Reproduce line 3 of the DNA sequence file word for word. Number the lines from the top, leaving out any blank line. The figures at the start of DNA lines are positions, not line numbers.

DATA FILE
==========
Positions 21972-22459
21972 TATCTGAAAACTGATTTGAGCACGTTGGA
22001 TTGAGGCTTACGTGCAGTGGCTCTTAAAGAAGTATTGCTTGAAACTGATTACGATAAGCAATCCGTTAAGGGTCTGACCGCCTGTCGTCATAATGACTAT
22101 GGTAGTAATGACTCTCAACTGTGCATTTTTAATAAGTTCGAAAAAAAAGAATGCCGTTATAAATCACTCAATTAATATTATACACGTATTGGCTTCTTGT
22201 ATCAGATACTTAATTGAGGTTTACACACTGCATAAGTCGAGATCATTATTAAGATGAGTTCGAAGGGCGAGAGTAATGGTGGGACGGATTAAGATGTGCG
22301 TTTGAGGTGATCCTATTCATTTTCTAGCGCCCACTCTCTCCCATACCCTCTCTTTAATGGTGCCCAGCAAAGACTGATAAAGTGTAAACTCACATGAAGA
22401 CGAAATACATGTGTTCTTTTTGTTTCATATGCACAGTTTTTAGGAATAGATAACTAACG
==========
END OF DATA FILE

22001 TTGAGGCTTACGTGCAGTGGCTCTTAAAGAAGTATTGCTTGAAACTGATTACGATAAGCAATCCGTTAAGGGTCTGACCGCCTGTCGTCATAATGACTAT